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Your next smartphone screen could be made out of...wood?
- Researchers are working on creating transparent wood that would be a viable alternative to glass and plastic.
- Tests have shown that transparent wood is three times stronger than Plexiglass and 10 times stronger than glass.
- Transparent wood could also prove useful in other applications like smart windows.
Glass and plastic have long been the default for most device displays, but that could change in the near future. Researchers are currently working on transparent wood as a potential alternative to the two materials for smartphone screens and other uses.
A report from Scientific American details the work of researcher Lars Berglund of the KTH Royal Institute of Technology in Sweden and researchers at the University of Maryland (UM) on transparent wood. After years of experiments, the researchers see transparent wood as having a promising future in a variety of applications.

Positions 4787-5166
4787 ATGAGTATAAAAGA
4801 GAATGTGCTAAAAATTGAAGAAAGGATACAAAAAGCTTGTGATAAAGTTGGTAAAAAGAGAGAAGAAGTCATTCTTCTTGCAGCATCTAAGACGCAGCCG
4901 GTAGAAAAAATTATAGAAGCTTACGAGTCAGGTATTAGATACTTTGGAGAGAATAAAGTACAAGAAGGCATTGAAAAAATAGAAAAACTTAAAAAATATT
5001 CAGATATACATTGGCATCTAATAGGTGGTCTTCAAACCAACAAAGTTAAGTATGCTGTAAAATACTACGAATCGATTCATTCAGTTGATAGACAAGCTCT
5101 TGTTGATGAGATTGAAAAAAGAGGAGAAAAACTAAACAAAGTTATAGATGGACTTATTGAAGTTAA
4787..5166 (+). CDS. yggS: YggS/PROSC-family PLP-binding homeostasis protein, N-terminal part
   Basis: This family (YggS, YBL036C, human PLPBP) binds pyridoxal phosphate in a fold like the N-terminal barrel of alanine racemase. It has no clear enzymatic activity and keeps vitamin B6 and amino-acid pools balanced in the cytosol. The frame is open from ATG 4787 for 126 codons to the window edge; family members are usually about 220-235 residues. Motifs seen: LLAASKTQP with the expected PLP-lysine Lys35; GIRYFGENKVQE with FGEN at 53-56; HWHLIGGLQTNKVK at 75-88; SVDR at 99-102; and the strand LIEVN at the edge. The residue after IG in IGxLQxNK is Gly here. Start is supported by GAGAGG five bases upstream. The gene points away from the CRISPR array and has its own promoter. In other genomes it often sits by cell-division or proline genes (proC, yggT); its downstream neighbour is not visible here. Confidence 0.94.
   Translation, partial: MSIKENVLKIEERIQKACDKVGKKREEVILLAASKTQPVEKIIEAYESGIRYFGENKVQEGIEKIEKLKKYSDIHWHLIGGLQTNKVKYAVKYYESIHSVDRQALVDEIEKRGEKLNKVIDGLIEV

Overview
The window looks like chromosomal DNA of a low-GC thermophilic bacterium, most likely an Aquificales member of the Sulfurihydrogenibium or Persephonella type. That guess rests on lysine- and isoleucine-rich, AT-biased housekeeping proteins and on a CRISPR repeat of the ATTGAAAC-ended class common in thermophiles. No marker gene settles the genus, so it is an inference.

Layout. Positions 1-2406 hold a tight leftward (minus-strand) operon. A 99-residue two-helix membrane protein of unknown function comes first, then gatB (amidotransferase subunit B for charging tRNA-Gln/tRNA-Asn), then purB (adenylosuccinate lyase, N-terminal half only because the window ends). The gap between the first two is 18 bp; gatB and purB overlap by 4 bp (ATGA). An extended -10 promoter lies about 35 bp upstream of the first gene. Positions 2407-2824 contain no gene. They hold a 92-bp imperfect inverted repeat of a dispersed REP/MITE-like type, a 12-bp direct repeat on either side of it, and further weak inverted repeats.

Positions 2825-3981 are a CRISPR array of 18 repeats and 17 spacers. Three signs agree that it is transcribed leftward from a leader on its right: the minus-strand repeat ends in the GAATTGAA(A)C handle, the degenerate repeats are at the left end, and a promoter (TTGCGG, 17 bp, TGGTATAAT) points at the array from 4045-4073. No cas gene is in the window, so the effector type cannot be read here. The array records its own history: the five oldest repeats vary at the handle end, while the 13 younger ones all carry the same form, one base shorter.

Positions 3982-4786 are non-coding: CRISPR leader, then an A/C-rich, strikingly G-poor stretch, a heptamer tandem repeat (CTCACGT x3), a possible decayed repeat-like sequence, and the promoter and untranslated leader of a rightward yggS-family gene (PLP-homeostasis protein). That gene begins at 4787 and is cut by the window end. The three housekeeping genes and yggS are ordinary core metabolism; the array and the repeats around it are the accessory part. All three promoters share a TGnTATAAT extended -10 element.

If you’re wondering how they made wood see-through, it’s a process that involves modifying or removing a substance called lignin. This glue-like substance is what holds the tube-like cells that transport water and nutrients throughout a tree together and helps give the tree its brown color. The researchers removed or bleached the lignin to remove the color, then filled it with epoxy resin to render it transparent.
According to Berglund and lead scientist Liangbing Hu at UM, millimeter-thick sheets of transparent wood allow 80% to 90% of light through. However, this light transmittance starts dropping the closer the sheet gets to a centimeter thick. In addition, tests that measured how easily the wood fractured or broke under pressure found that transparent wood is three times stronger than Plexiglass and 10 times stronger than glass.
Due to the slim profile of wood sheets, the material is seen as a potentially great alternative to glass and plastic for display screens. It’s also seen as possibly being a viable candidate to replace glass for windows. However, transparent wood windows would be closer to something like frosted glass. It’s also been found that these windows can be used to mimic smart windows that switch from transparent to tinted.
According to the report, transparent wood isn’t as environmentally friendly as glass yet since the epoxy resin is a petroleum-derived plastic product. But the two research groups are working on more environmentally sustainable substitutes like hydrogen peroxide with UV radiation and a bio-based polymer created from citrus peels.